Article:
Peters’ love-hate relationship with the media has been a constant fixture, and something his supporters have enjoyed him playing up to over the years.
There are many catchphrases of Peters and he is acknowledged by MPs of all stripes as one of the better orators and performers in the House.
His speeches to his supporters don’t go by without the inclusion of ‘buy yourself some insurance’ and talk of the ‘neo-liberal experiment’ to name just two.
Any press gallery journalist has been on the receiving end of ‘words do matter’, ‘I don’t believe in your polls’ and ‘don’t try being a Philadelphia lawyer with me’.
At the same time Peters is incredibly chivalrous and prefaces most insults and criticism by saying, ‘with all due respect’.
Despite New Zealand First holding all the Māori seats at one point, Peters has moved his position to one that they should go.
Māori however give reasonable support to the party and Peters is one of the most respected politicians at any marae across the country.
He holds incredible mana in the Māori world – being of Ngāti Wai descent – born to a Māori father and a Scottish mother.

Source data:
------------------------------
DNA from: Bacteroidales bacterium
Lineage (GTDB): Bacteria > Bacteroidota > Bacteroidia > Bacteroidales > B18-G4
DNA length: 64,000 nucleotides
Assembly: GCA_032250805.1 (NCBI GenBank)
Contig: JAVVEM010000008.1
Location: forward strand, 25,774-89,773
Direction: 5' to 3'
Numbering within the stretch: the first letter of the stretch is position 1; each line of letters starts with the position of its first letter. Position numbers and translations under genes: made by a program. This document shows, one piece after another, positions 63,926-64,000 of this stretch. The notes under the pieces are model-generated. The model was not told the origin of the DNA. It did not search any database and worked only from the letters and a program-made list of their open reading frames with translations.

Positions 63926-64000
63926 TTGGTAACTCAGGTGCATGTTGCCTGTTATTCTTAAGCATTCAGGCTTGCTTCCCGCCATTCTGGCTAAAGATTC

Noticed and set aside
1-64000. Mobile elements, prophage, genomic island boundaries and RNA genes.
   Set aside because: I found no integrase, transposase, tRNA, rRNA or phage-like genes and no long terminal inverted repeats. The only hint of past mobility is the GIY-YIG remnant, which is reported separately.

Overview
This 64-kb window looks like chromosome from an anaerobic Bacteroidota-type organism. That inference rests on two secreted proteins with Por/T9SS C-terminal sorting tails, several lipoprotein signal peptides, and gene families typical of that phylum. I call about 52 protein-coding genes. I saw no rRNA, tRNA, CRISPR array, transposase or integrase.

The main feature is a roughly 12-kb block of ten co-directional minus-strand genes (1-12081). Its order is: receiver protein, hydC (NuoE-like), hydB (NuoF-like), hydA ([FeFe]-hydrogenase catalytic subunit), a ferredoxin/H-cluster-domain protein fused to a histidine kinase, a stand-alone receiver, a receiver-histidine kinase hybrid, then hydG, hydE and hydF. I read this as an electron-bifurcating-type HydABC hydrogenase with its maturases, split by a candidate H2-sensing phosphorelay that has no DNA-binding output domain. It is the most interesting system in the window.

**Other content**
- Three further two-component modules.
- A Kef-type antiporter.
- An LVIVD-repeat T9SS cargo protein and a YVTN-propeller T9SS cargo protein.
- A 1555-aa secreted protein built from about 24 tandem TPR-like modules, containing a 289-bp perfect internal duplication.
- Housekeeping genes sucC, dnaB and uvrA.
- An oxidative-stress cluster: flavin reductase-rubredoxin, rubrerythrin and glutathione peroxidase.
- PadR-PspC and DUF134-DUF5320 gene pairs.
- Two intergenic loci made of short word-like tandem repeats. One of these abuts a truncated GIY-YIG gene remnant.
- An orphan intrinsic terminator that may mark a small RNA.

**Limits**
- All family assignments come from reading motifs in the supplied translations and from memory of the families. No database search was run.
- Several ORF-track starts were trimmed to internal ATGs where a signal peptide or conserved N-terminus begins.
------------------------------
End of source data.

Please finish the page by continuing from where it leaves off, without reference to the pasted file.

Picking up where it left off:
Many who voted in this year’s election wouldn’t be old enough to know a time when Peters and his party wasn’t in Parliament.
And Peters himself would struggle to remember a time when politics didn’t dominate his life.
He described himself as an optimist in his maiden speech all those years ago and his departure at an election, rather than on his own terms, means he’s unlikely to have one last word in his valedictory speech.
Peters says there’s a belief that if you do the preparation and training and make some personal sacrifice, then you’re going to make it.
It’s a belief he grew up with and carried with him throughout his long political career.
There’s no doubt Peters has sacrificed a lot and after a mammoth and incredibly uncomfortable 12,000km bus tour around the entire country for six weeks few would argue he didn’t do the work.
But on this occasion Peters and his party did not make it.